Moving into a new home: it’s exciting!
Positioning furniture, hanging flat-screen TVs, painting your living room that “Agreeable Gray” you saw in Interior Design magazine — it feels great to make your new home yours.
But, while these to-dos are important, you can’t forget about “the basics.”
As a homeowner, there are safety features and maintenance tasks that you need to know about and take care of to ensure your home remains not only in good working order, but also safe!
(Plus, you’ll save a few bucks!)
Before you get out the levels and FrogTape, make sure you know how to do these eight tasks:
1. Testing Carbon Monoxide Detectors
These lifesavers protect you against carbon monoxide poisoning: the silent killer.
Yet, it’s reported that 34% of homeowners don’t even know if they have a carbon monoxide detector, let alone test them regularly to ensure they’re working properly!
If you don’t have carbon monoxide detectors on every floor — especially close to where you sleep, stop reading this, go to your local hardware store, and buy them.
Going forward, test them monthly to make sure they’re operating and loud enough for you to hear them.
(Same goes for smoke detectors, by the way!)
2. Changing Furnace Filters
Filters, when working properly, take impurities, allergens — and all the other bad stuff you don’t want in your lungs — out of the air.
But, when left for too long, they get clogged and restrict airflow to your furnace. This forces your furnace to work harder, which could lead to early repairs and replacement.
Keep your home’s air fresh and avoid early furnace burnout by changing your filter monthly.
It’s a routine task, but according to a 2019 survey, only 18% of Americans do this monthly — and 29% NEVER change their filter at all!
Don’t be one of them.
3. Shutting Off the Water Supply
When a pipe springs a leak or a faucet breaks, you’ll want to shut off the water supply immediately.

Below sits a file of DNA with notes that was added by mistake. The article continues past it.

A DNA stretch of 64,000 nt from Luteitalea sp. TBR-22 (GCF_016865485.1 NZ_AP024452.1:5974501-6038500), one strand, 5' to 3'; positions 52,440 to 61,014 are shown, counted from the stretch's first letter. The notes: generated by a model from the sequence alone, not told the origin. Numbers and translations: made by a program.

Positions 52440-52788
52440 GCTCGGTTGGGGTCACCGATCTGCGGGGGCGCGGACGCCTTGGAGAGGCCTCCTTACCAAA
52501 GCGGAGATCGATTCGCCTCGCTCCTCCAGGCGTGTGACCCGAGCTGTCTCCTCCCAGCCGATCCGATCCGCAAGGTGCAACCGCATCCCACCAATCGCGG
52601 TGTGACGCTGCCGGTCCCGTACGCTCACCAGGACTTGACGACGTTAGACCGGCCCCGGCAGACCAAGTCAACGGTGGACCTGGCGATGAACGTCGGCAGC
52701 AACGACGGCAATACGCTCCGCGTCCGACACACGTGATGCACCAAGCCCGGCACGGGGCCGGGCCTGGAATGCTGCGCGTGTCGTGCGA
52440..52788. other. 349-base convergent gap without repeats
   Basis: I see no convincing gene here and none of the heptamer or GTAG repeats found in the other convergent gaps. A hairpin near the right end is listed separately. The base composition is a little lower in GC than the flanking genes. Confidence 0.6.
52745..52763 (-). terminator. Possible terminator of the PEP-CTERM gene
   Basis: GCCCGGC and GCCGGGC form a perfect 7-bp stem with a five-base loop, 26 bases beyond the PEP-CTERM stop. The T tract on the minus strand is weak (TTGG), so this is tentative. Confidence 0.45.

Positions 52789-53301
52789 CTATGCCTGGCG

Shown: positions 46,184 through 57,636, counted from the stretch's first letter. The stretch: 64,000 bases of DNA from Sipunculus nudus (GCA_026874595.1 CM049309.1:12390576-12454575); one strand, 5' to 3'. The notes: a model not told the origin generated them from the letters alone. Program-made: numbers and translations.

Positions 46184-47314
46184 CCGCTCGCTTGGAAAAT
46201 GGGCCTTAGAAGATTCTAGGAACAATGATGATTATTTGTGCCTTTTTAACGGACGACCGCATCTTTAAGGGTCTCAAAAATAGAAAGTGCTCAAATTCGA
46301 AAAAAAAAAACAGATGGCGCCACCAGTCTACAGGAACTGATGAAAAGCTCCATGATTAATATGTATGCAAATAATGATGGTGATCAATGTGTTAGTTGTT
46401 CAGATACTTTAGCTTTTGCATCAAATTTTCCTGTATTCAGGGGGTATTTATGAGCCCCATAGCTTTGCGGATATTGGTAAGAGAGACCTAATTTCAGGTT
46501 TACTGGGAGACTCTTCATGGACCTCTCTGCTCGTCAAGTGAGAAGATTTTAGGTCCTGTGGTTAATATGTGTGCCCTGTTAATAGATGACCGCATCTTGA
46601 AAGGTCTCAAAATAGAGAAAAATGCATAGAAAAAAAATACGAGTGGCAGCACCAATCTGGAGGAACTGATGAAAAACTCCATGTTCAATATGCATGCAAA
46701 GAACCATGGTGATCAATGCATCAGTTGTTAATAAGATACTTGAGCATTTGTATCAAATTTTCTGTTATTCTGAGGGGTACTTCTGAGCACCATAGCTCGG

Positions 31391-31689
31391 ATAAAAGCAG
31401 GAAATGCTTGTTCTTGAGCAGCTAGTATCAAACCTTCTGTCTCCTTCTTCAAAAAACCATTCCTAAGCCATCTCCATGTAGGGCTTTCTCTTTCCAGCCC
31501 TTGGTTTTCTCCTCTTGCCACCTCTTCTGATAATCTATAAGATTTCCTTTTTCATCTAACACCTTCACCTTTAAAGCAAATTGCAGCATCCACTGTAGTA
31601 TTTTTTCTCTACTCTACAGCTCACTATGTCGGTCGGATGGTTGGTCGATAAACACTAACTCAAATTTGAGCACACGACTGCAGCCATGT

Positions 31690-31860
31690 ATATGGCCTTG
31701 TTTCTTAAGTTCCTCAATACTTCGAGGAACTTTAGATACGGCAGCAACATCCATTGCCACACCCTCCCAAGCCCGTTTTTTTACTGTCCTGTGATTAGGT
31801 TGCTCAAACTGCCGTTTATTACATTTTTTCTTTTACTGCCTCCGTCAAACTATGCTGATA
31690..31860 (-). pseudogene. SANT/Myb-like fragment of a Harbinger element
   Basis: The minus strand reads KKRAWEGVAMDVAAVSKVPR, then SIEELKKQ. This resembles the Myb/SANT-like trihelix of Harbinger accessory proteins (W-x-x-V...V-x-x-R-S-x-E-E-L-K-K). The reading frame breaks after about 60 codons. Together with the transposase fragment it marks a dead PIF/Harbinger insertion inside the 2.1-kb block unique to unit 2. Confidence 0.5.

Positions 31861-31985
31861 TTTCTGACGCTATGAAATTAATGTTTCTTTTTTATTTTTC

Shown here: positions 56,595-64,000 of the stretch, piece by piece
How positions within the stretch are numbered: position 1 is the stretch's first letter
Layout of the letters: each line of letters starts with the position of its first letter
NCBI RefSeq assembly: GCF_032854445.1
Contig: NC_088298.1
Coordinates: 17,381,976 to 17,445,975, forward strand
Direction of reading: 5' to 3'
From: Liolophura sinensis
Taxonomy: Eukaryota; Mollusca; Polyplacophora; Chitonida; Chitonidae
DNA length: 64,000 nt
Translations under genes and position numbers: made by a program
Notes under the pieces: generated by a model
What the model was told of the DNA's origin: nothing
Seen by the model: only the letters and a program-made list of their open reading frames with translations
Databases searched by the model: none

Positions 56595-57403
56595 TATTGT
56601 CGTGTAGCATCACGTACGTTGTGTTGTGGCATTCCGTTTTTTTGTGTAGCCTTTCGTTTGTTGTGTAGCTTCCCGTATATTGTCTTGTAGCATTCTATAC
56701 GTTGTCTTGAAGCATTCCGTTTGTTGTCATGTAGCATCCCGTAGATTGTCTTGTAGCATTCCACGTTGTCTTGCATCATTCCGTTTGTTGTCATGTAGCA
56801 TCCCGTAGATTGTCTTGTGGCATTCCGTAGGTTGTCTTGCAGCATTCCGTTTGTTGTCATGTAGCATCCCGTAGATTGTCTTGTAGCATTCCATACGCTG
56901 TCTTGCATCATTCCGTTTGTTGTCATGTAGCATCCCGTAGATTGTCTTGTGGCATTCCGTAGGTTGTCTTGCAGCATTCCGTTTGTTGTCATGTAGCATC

After all, given that a 1/2” pipe can flow at a rate of 50 gallons per minute, every second you waste trying to remember where the shut-off valve is located or how to turn it off can cost you thousands in water damage.
Typically, you’ll find shut-off valves under sinks, behind toilets — close to all water appliances. These can often be shut off by hand.
In a major plumbing emergency, however, you’ll likely need to turn off the main water supply. This may require a water key or a related tool to operate.
For the exact location of all shut-offs, refer to your home inspection report. Memorize the locations and, if needed, purchase a water key and keep it somewhere convenient.
4. Shutting Off the Gas Supply
Shutting off the water supply prevents damage; shutting off your gas could save your life.
Yet, according to a survey of homeowners in the UK, nearly 43% of homeowners wouldn’t know how to turn off their gas in an emergency. Scary stuff!
First, you’ll want to locate the shut-offs that control the flow of gas to individual appliances. They can be found near ovens, fireplaces, water heaters, etc.
Then, you’ll want to find the main shut-off, which is located outside the home and requires a wrench to turn off. In some cases, an additional valve may be located inside the home.